Posted Sun, Feb 09, 2014 by gunky
Competition: Previous Elder Scrolls Games
Sound-wise, you'll know you're playing an Elder Scrolls game the moment you hear those sweet, familiar Jeremy Soule themes. Some of the voice acting will sound a bit familiar, too, but far from all of it. On the other hand, in terms of graphics, this comparison is only really fair because this game is bearing the Elder Scrolls brand. But it's really not fair at all, because it's a different sort of game with different system demands.
Skyrim was (and still is) a freakin' gorgeous game. Even with the weird face textures when it first launched, it looked amazing - gritty and realistic with just enough style to be cool. Back in its day, Oblivion looked pretty amazing, too. And a hundred years ago when Morrowind was current tech, that game looked fantastic also. Each game has looked significantly better than the game before it.
Well, friend-o, this isn't The Elder Scrolls VI, and it's not a continuation of that upward trend. ESO is a gorgeous game for a MMO, but if you go in expecting improvements over the graphics of Skyrim, you are going to be disappointed. Many of the NPCs in ESO look like plastic mannequins compared to the muscle-bound, grimy Nords of Skyrim. The environments are breathtaking, but the character models have the long-legged stiffness of the Morrowind character models, and the lower polygon counts and simpler skeletons of a game from several years ago. The textures wrapped around those character models are great, but they're not near the grimy, big-pored hi-def Skyrim models. Some of the NPCs look kind of plastic. The graphics fall somewhere between Oblivion and Skyrim quality.
That's how MMOs roll, though. You will never get video-card-crushing graphics in a MMO because that's too much data to stream at once. Good video cards get taxed enough in mid-grade MMOs when a large number of characters appear on screen at once, all crackling with enchantments and casting spells and fluttering their capes. If you start adding thousands of extra polygons per character, and all the fancy pixel shaders and shadow renderers and lighting enhancers and refraction vectors and all the techy stuff that makes the very newest games push the most powerful cards to their limits, your trip into town turns into a slideshow and your video card starts smoking. Also, at 20+ gigabytes, the game client is already big enough. Adding a bunch of fancy new tech and more polygons would only make it more gigantic and bloated.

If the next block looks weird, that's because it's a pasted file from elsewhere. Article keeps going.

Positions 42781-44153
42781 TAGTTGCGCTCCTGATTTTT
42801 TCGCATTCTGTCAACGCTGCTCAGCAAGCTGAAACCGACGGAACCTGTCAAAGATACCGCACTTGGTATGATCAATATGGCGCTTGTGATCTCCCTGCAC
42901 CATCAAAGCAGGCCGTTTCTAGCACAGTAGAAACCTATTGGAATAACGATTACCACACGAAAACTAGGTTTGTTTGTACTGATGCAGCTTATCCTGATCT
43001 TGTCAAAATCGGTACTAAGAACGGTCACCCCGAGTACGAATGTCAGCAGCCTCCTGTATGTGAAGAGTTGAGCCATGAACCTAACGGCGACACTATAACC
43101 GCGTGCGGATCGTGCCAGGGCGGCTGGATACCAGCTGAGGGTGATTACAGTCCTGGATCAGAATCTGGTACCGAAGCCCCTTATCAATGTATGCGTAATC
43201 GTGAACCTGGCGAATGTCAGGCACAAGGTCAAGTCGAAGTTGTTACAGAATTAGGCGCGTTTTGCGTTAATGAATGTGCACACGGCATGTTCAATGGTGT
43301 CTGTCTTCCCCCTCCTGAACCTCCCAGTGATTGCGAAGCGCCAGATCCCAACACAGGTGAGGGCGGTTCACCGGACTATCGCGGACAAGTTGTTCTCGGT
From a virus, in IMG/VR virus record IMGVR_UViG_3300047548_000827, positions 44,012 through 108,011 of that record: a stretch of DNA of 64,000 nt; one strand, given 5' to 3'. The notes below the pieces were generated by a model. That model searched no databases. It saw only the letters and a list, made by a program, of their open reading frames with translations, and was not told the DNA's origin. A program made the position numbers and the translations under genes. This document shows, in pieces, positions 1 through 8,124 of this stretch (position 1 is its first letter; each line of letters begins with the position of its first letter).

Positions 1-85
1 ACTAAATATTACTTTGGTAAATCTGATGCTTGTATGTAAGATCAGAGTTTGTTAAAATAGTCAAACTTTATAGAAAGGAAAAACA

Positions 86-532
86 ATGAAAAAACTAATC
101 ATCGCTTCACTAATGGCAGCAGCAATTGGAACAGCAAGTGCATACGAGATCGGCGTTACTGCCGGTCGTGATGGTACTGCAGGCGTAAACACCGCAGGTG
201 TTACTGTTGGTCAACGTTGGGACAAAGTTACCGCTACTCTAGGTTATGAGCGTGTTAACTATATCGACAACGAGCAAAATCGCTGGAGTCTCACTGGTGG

The best games do lots with little, managing to look pretty without hammering your bandwidth and GPU processing power. For a MMO, Elder Scrolls Online looks quite pretty. Not "better than Skyrim" pretty, but certainly "better than a lot of other MMOs" pretty.
Competition: World of Warcraft. HA HA Just kidding!
But seriously, World of Warcraft is the elephant in every other MMO's room. Comparisons will inevitably be made because it's a high-fantasy MMO with elves and humans and orcs, regardless of whether or not the game bears any other resemblances in terms of gameplay. I believe a lot of people are fearing that ESO will be another "WoW clone" set in an Elder Scrolls themepark, which is totally not the case (though I imagine the term will pop up a lot in general chat in the low level areas for a while, because it always does). So let's just get it out of the way in order that we might discuss more accurate comparisons.
It does have some genre-specific similarities to WoW, as stated above. Characters go questing for gear and gold and story advancement, and both games feature crafting. And that's about all they have in common.
The action combat style is more modern than what WoW and its legion of "clones" uses, closer in spirit to Guild Wars 2 or Neverwinter or TERA. Enemy power-attacks are telegraphed with red marks on the ground. The character hits whatever is in front of his weapon, not what he has tab-locked onto. It's a "soft targeting" system - targeted enemies are highlighted, and ranged attacks might curve a bit to hit targeted enemies on the move, but some enemies tend to move around a lot and avoid getting hit. Like the ninja goblins on Stros M'kai, who perform spectacular Yuen Wo Ping-style wire-fu overhead leaps to get behind their attackers. If you play in 3rd person view, it's kind of funny to watch. If you're playing in 1st person, you might be all "Whaaaa..." for a second until you realize he ninja'd behind you.
Telegraphed enemy attacks, like those seen in Neverwinter, are a hallmark of the modern action-combat MMO.
As mentioned earlier, classes are quite flexible, so a character's gear and skill loadout plays a really significant part in determining his combat role. Sorcerer with a 2-handed axe? Sure, why not! In this sense, it is once again more like Guild Wars 2, where warriors and wizards can use many of the same weapons to more or less equal effect. And with a maximum of 5 slottable combat powers, to be split between the dozens of class-specific powers and shared common, racial and weapon specialization powers, it's important to work out an effective combat rotation, the same as some old-school games like original EverQuest.
It's going to be terribly interesting seeing some of the wonky build failures that come with that kind of flexibility and lack of any real guidelines. As with any game, ESO will be some players' very first, and it is sure to draw in some players who have played all the Elder Scrolls games but not one MMO. Heavily-armored stealth archers tend to work super-awesome in Skyrim, and even for low-level solo questing in ESO, but such characters might not work so well in a multiplayer dungeon, and are liable to get eaten alive by the super-efficient min-maxers in PvP.
We can't really make a PvP comparison just yet. That's a whole other beta